I finally watched The Imitation Game last night. I have a great deal of regard for Alan Turing, and I’ve always enjoyed codes and cryptography (the story of breaking the Enigma machine is especially fascinating), so I was really looking forward to finally seeing it.
And… I didn’t like it. A lot. Turns out it reflects everything I see as wrong with movies — and with society — in these social media-driven, over-amped, uncritical modern era days.
Watching the movie to get away from politics, it dragged me right back for having the same lack of authenticity, made up conflict, and disregard for history.
Let me put it this way:
If you’d like to watch Benedict Cumberbatch channeling his autistic Sherlock (without Bilbo for balance), and Keira Knightley wasted in a role beneath her talent, plus a lot of silly manufactured drama and conflict that never happened, and if you want to know as much (or little) about Enigma after as you did before, then this is the movie for you.
If you’d like to know a bit about who Alan Turing really was, or about the Enigma machine and how it was cracked, then you’ll have to look elsewhere.
Or if you want to watch a fairly mediocre romantic comedy without the romance (because one of them is gay and both care more about the work), staring two watchable and fun actors, and you don’t really care about Turing or Enigma (or history) that much, the movie might work for you.
It sure didn’t with me. Possibly because I know a bit about Turing and about Enigma and how it was cracked. Possibly because I expect realistic historic drama to be,… well,… you know,… realistic. And historic.
Turing was not, for example, nearly autistic, but had friends and a sense of humor. Cumberbatch seems to be reusing his Sherlock character, which is either bad acting or bad directing (I suspect the latter).
On top of that, for a movie called The Imitation Game, it never actually explains what the Imitation Game really is. No, it’s not what most people think of as the Turing Test (as the script suggests)! In fact, I’d say it’s something of an over-reach for the movie to include that aspect of Turing’s work at all. It had no bearing on Enigma and didn’t come along until the 1950s.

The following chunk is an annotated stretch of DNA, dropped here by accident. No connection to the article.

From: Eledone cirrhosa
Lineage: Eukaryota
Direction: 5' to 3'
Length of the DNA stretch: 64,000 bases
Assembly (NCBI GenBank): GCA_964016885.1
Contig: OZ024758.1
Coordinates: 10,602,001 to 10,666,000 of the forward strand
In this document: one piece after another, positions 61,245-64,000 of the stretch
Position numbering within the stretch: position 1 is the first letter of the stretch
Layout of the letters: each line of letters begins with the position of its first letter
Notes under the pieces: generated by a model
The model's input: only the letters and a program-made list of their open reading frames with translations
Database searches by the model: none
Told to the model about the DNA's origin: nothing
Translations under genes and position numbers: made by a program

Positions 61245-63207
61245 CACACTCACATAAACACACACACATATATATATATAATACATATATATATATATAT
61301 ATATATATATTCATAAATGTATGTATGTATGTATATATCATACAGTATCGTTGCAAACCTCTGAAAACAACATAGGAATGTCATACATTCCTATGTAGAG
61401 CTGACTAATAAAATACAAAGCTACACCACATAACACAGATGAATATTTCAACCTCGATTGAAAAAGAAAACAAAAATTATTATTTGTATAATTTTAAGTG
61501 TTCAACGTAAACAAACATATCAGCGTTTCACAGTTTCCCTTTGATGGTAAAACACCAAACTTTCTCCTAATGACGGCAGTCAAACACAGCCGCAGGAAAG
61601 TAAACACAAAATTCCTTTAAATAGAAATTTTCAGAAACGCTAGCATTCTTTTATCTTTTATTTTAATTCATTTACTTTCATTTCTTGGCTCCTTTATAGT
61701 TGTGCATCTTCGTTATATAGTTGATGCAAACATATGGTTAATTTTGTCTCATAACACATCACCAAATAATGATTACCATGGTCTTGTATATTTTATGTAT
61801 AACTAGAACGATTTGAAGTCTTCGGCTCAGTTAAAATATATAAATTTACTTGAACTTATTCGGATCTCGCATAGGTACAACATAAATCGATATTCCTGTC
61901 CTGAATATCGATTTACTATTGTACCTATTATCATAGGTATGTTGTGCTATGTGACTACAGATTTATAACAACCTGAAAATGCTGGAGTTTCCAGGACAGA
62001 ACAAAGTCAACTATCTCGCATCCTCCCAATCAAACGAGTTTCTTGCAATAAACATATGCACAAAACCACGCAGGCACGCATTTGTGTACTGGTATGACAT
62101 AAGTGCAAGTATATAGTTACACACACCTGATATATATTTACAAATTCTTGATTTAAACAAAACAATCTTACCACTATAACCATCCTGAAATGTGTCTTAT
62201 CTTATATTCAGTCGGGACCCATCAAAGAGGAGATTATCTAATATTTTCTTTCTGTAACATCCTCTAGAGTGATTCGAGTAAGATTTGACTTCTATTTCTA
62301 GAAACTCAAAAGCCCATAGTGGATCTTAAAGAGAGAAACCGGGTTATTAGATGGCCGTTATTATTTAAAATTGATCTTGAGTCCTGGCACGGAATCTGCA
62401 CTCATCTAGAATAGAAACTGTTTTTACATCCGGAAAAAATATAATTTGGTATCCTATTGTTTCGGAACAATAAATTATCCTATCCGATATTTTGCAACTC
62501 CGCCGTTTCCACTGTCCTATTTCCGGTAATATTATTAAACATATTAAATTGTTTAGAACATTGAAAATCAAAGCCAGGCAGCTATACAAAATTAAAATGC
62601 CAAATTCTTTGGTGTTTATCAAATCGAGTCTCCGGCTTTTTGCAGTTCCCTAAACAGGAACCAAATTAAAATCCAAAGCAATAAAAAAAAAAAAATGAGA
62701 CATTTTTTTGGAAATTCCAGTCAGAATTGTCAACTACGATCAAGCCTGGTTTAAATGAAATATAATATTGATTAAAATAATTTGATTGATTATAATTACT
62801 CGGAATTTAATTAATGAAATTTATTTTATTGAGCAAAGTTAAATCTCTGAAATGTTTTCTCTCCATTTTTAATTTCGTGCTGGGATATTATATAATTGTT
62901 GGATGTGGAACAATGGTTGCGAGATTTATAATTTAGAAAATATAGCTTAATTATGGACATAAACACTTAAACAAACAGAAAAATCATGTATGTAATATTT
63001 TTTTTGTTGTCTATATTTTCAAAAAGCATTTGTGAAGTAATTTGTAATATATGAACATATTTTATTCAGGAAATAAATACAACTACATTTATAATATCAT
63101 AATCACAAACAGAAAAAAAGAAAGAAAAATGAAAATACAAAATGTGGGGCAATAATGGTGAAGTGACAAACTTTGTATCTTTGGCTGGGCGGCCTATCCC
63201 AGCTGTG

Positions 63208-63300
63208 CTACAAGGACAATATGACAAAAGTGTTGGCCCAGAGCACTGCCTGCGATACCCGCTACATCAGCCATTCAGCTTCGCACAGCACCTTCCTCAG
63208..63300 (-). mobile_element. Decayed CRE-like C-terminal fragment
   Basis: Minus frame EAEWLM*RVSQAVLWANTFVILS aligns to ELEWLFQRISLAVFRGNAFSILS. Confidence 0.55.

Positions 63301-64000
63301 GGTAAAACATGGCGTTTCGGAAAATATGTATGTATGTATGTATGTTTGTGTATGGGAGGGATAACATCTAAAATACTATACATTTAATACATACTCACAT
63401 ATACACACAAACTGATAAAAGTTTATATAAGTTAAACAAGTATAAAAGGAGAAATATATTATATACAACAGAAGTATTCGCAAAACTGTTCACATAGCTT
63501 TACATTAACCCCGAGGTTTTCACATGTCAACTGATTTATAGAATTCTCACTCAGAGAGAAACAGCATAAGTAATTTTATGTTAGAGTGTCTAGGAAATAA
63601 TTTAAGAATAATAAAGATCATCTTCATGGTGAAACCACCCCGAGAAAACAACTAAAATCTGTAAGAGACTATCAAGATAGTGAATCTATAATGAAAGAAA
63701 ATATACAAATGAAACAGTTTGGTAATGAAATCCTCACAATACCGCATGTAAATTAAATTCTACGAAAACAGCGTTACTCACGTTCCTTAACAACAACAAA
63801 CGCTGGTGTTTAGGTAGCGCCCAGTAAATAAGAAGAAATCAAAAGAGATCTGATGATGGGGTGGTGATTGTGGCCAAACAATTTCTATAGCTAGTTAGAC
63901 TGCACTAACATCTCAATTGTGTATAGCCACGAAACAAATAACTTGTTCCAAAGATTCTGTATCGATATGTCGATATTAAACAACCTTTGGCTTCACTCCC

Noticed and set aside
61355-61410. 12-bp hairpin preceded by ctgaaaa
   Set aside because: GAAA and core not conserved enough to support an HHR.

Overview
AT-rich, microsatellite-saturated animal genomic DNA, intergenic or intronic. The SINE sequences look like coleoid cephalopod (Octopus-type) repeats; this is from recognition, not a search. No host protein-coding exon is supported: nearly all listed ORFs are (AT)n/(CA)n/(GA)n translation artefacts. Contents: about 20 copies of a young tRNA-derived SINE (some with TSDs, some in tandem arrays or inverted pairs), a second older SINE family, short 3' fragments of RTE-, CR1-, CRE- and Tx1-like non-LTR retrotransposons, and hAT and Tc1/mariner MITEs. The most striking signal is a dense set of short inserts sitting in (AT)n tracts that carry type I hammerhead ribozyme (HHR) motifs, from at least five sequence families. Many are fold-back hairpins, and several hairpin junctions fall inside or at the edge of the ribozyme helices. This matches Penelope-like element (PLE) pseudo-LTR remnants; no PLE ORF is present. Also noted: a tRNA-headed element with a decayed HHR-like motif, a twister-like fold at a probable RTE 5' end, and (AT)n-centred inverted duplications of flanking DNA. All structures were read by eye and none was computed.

Bottom line is that the movie had almost no upside for me and lots of downside.
Let me start with the misuse of Keira Knightley’s character, Joan Clarke (who did exist and who was involved in codebreaking at Bletchley Park).
The newspaper crossword recruitment scene is largely fabrication; Clarke was recruited, and Turing had nothing to with that or the crossword puzzles.
When Clarke is introduced, it’s suggested she’s sharper than Turing, and that the movie will include a gender equality message along with the sexual preference equality message.
But neither of those come to any real fruition. It’s just a way to wedge a female co-star into the film. (Clarke’s life story would make a decent bio-pic, I think. For that matter, the whole story of the women codebreakers at Bletchley is a good one!)
The movie shows Turing forcing his way into the program at Bletchley against Commander Denniston’s will. In fact, the Commander recruited Turing and had high regard for him and his ability. The cartoonish asshole shown in the film, who wants to shut down Turing’s work for not showing results, is pure fabrication.
Offensively so. It’s utter bullshit, and it makes me mad.
The movie offers a comic book presentation of the military ogre-boss and the lone wolf maverick who alone can solve the problem despite the hectoring of co-workers and management.
It’s childish and, in this case, simply not at all true.
One particularly egregious scene involves the Commander, along with some soldiers, storming into Turing’s workshop (literally breaking open the door) and, despite Turing’s protests, shutting down the machine by pulling exactly the right three plugs.
(Extremely well-trained soldiers don’t you think? I guess I should be happy they didn’t shoot the machine.)